somewhat brought us back from the high point of the felipe calderón administration. could you talk about from the perspective of homeland security have we overcome that first year income beyond, or watch the homeland security perspective on the? >> so two things. the first is from homeland seekers perspective actually the change in administration had almost no change in our administration. the types of things that were challenged for the government of mexico at that time were primarily sort of the heart of law enforcement type of activities, sort of the dea's nba defense. that type of engagement was particularly challenge. we were facilitating commercial trade and travel which is something that they had not only a desire to continue at the current rate but actually to expand. while at the beginning of the pena nieto administration was largely a lull in the type of hard to get engagement.
that didn't touch the department of homeland security. we were almost unscathed. we have no, i think sort of more broadly as the u.s. government, i think we're at, everything duncan's characterization was correct, we are basically where we were before but it doesn't look the same. the channels are not exactly the same. the way we coordinate is exactly the same but the level of cooperation has certain that and in many cases surpassed what we are able to under the calderón administration. >> in terms of intelligence would you agree with that as well? >> absolutely, absolutely spent if i could make a quick comment on the southern border, this notion a deal with indigenous peoples exactly something that cbp deals with on a regular basis on the border. this is one of those areas where i think the cooperation between civilian and military expertise is highly valuable. from the holistic perspective we have a lot of experience how do you deal with these regions of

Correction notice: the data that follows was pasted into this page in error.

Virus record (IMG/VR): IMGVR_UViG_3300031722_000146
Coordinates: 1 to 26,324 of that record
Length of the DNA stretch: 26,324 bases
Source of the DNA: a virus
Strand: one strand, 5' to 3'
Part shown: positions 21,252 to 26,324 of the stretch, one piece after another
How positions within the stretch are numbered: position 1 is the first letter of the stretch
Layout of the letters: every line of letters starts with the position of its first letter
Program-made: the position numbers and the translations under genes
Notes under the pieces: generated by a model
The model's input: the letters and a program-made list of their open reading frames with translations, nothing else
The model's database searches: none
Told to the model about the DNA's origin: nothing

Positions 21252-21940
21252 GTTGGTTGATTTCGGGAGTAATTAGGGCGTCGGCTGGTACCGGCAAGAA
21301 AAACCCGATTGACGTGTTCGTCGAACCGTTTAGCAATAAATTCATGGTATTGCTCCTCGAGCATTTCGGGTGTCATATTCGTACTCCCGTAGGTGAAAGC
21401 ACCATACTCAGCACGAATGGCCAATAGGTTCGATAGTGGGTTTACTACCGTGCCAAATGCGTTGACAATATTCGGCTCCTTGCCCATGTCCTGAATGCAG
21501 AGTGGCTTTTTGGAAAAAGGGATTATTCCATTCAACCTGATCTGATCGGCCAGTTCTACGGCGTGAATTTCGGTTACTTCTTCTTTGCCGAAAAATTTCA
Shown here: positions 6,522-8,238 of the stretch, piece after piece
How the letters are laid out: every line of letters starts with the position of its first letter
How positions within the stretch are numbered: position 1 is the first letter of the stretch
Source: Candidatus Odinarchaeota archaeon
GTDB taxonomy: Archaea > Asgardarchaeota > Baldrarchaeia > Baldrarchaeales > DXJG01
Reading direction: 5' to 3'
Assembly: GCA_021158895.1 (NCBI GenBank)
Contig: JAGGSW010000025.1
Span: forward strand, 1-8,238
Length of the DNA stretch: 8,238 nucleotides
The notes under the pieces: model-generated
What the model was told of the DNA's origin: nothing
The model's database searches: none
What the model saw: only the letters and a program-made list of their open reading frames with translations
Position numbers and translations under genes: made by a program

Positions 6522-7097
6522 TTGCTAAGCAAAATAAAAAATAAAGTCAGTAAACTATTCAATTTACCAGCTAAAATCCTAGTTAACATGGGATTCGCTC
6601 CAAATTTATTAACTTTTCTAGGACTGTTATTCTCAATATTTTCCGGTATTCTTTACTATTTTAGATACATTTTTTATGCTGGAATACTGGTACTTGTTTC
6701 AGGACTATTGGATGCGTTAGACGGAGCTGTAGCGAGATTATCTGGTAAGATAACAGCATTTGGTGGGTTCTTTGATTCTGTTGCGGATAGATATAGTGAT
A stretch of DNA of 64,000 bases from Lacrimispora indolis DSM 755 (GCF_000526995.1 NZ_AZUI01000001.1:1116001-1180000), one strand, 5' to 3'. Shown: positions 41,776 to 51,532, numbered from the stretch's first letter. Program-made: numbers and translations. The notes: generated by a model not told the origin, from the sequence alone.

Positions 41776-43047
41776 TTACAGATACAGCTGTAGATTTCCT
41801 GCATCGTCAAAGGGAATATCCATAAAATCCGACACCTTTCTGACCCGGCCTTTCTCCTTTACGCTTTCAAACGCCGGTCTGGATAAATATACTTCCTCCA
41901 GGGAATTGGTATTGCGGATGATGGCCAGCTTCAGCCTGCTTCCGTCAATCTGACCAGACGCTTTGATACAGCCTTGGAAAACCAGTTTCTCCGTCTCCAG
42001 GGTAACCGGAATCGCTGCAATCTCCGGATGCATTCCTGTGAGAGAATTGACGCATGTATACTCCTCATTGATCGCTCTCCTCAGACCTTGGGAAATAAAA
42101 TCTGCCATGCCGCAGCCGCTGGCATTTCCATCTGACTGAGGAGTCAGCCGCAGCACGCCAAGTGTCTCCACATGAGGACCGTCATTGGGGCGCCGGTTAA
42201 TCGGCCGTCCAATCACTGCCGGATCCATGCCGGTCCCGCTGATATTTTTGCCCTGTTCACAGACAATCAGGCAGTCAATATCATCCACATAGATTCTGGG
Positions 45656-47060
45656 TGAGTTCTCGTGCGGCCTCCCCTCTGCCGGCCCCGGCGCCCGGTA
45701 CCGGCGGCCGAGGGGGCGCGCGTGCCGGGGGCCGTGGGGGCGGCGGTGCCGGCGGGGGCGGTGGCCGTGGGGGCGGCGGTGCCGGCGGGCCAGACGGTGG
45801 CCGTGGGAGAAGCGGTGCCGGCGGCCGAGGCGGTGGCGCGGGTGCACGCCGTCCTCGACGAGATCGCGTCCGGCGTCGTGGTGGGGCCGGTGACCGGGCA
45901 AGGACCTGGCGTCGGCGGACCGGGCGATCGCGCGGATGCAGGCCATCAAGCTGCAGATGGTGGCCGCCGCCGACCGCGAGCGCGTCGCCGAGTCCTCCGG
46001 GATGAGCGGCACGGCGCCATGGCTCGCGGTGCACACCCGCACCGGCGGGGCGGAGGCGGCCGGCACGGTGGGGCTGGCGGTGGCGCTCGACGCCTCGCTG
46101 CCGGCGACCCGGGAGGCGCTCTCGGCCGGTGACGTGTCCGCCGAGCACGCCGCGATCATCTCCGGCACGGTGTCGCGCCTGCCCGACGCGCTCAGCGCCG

the border that are not necessarily under the same sort of roses everywhere else. that's one area where i think we can collaborate and taking it down to the southern border, mexico's southern border with guatemala, it's not been highly publicized but it is somewhat well-known there's a large operation a large, i say 300 people, operations being done by mexican immigration to apprehend those smuggling people. we expect this year mexican immigration will apprehend 100,000 more people than they did in 2013. so when 2013 the apprehended about 87,000. dishy we anticipate 180 south and dashed 187,000 this is largely done by 300 immigration officers in addition to people already deployed. and highlights the importance of trying to cross this bridge between civilian and military activities.